Building Independent Living Skills
Most young people are eager to get out on their own. But in order to make a healthy transition to adulthood, they must first develop certain basic living skills. Older adolescents may already be familiar with many of these skills. But parents can help build independence by encouraging good habits and including teens in their own daily routines.
Grocery shopping and meal plans. Parents should include teens in meal planning, showing them how to stick with a budget while making healthy choices for a balanced diet. Go to the grocery store together, teaching them how to choose the best produce and leanest cuts of meat. Encourage kids to choose fresh, seasonal foods rather than processed items, and teach them to read nutrition labels.
Cooking 101. The idea of cooking a meal can be pretty scary for a beginner, but by learning their way around the kitchen, teens will eat healthier and save money. Start by reviewing kitchen safety and cleanliness, and then move into simple dishes, such as scrambled eggs. Soups and stews can be inexpensive and easy for young adults to prepare on their own. Other healthy options include salads, stir-fry and grilled dishes, but be sure to include family favorites like tacos and spaghetti, as well.
Household chores. By helping out with daily or weekly household tasks, adolescents learn important skills and gain a sense of responsibility. Parents can get kids involved early by creating a “chore wheel” or colorful chart to help divide up regular duties. Older teens should be able to help with vacuuming or mopping floors; cleaning bathrooms; dusting or polishing furniture; washing dishes; and cleaning out the refrigerator. And with a little practice, they also should be able to handle bigger jobs, such as lawn care and car maintenance.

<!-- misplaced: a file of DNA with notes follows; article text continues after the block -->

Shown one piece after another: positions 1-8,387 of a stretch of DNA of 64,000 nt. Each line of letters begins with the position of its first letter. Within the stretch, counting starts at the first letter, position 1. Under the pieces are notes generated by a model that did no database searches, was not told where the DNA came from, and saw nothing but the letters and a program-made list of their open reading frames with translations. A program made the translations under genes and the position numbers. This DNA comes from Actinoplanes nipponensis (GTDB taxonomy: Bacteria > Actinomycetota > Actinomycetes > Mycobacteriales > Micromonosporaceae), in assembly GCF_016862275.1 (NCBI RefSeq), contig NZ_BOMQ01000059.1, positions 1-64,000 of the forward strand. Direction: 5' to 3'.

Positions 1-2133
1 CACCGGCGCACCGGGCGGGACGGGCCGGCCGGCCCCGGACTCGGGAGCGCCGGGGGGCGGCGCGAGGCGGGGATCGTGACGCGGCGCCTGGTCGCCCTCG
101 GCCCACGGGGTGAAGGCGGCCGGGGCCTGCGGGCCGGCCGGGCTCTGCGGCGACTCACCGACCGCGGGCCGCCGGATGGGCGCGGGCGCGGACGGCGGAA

Laundry. Clean clothes are a part of good grooming and hygiene. Show teens how to sort laundry according to color and fabric type, reminding them to read labels and follow directions. Show them basic cycle options on both the washer and dryer. Cold water is usually the safest bet, unless clothes are heavily stained or dirty. Towels and linens require warmer temperatures to sanitize.
First aid/emergencies. Accidents are bound to happen from time to time, and young adults need to know how to handle them. Every home should have a first-aid kit stocked with supplies such as a thermometer; antiseptic wipes or solutions; antibiotic ointments; sterile gauze and bandages; tweezers; calamine lotion; and instant cold packs. Talk to teens about first aid, how to recognize an emergency and when to call 911.
ID/important documents. Several important documents are used to establish identity so we can live independently. These documents are needed to do things such as apply to a college/job training program, open a bank account, get a credit card or apply for a job.
- A certified copy of their birth certificate
- Social Security card
- Driver’s license or state picture identification
- Green card or immigration documents, if applicable (Under the Deferred Action for Childhood Arrivals program, undocumented immigrants may also be able to get a driver’s license or general ID.)
It’s also a good idea to keep copies of medical/immunization records and school transcripts. Keep in mind that personal documents can be used to steal your identity—so be sure to keep them in a safe place.